posted on Jun, 5 2014 @ 11:40 PM
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a reply to: OpenEars123

If this showed up ONLY in the photos it's an internal reflection. If you could see this IRL as well, then it's what is called a Sun Dog.

There really is nothing to see here.

en.wikipedia.org...

edit on 5-6-2014 by VoxVirtus because: Adding a link



posted on Jun, 6 2014 @ 02:13 AM
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a reply to: OpenEars123
Quite clearly just an image of the sun.

Were the ones with the double image taken through the glass? You can get that effect when shooting through double glazing very easily, or it can be entirely internal to the camera.

This one has three suns!



Why are so many people seemingly baffled by everyday optical effects in photos?



posted on Jun, 6 2014 @ 04:25 AM
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originally posted by: OpenEars123
from inside my lounge

I think that's the explanation. It's a reflection of the sun in the lounge windows. When you go outside and see this with your own eyes, without the involvement of a camera or windows, then it would be a real thing (but still most probably just an atmospheric phenomenon like sun dogs)



posted on Jun, 6 2014 @ 04:56 AM
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Just to demonstrate that it is definitely an image of the sun, here's an enlargement.

The image is less bright than the sun itself, so you can see details that are totally overexposed and lost in the glare of the actual image of the sun.

In red I have drawn the size of the actual sun - the same as the image - in the centre of the glare.

In blue I have drawn the lamp post and the line of cloud which crosses the sun.

Notice how those two objects are present in exactly the right place on the "second sun" image.

edit on 6-6-2014 by Rob48 because: added labels to image



posted on Jun, 6 2014 @ 05:58 AM
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Thank you for all the replies.

I'm happy it was an optical effect now.

Nice breakdown of the picture Rob



posted on Jun, 6 2014 @ 08:44 AM
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originally posted by: rickymouse
This particular event does look like a lens flare.

Everybody is always saying lens flare, but I have seen the moon about ten degrees from the sun before and it was showing up very well. I wish I had taken pictures of it one of the times, but having the moon in the same picture as the sun probably won't work well with the automatic adjustments on my camera anyway.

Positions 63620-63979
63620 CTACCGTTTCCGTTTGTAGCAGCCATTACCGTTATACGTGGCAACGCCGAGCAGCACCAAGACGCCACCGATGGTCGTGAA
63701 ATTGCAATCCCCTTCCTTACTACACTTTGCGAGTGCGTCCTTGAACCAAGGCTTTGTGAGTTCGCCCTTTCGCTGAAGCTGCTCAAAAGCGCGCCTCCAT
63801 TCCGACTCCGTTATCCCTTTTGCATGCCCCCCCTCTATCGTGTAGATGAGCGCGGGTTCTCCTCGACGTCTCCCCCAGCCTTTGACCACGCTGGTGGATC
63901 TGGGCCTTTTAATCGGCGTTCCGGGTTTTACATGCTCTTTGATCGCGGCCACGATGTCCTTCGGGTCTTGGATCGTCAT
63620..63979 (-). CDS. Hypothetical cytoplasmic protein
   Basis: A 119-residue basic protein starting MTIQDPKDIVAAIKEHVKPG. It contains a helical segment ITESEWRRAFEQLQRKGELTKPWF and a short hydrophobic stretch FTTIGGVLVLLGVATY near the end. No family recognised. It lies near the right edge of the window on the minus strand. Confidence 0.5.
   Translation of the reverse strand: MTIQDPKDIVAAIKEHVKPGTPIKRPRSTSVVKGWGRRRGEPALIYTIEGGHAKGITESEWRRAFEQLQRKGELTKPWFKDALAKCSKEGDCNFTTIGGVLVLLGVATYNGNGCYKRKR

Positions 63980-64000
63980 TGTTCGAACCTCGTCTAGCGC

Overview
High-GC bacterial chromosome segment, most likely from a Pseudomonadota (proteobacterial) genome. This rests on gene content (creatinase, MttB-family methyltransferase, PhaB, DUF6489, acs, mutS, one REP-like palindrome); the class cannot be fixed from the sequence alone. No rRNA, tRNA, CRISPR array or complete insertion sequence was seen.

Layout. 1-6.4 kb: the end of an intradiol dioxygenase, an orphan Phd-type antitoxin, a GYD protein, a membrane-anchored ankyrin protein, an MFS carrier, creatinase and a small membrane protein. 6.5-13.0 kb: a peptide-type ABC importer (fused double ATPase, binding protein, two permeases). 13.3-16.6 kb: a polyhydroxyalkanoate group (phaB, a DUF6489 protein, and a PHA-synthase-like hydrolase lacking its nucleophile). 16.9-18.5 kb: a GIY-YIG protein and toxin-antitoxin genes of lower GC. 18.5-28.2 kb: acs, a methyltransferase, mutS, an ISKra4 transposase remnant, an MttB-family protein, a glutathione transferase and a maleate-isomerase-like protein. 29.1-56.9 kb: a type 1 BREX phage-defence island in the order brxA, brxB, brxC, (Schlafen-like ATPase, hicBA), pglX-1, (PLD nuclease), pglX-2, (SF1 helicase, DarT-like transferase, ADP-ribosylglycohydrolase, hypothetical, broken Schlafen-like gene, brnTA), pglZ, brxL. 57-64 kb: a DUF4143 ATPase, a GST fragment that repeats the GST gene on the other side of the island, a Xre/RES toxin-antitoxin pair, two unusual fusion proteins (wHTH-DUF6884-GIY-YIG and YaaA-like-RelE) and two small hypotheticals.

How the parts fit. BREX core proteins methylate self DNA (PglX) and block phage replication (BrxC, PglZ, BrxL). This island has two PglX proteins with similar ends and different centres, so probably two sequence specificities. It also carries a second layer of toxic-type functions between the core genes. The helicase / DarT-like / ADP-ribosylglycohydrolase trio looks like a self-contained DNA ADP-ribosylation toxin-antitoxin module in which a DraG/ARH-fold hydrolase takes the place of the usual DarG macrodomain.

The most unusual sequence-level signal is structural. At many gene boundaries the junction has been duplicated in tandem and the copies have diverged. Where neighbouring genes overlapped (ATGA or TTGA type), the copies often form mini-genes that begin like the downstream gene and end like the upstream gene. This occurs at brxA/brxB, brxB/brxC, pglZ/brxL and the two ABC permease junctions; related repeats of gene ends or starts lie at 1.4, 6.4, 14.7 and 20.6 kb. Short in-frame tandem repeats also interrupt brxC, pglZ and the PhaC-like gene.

It's impossible to see a full-round (or even mostly round) moon near the Sun. By definition, a full moon is directly opposite the Sun. Gibbous Moons could be a bit closer, but still generally on the opposite side of the sky. A moon that close to the Sun's position in our sky will always be a thin crescent or -- if really close to the Sun in the sky -- a new moon. A new moon can't be seen at all (unless it eclipses the Sun).

Granted, just like you, I have seen a "Young Moon" following near the Sun at sunset, and an "Old Moon" preceding the Sun at sunrise, but those are just very thin crescents. You'll never see a fully lit or mostly lit Moon that close to the Sun.

edit on 6/6/2014 by Soylent Green Is People because: (no reason given)



posted on Jun, 6 2014 @ 09:00 AM
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a reply to: Soylent Green Is People

What you say is true, but you can see the moon looking "round" illuminated by earthshine (light reflected back from the Earth) at sunset.



But I doubt if you would be able to see the dimly illuminated part of the moon while the sun was still above the horizon - the glare of the sun would wash it out.

(Photo source)



posted on Jun, 6 2014 @ 09:06 AM
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Heres one taken in china



its not a reflection or refraction its a sun mirrage.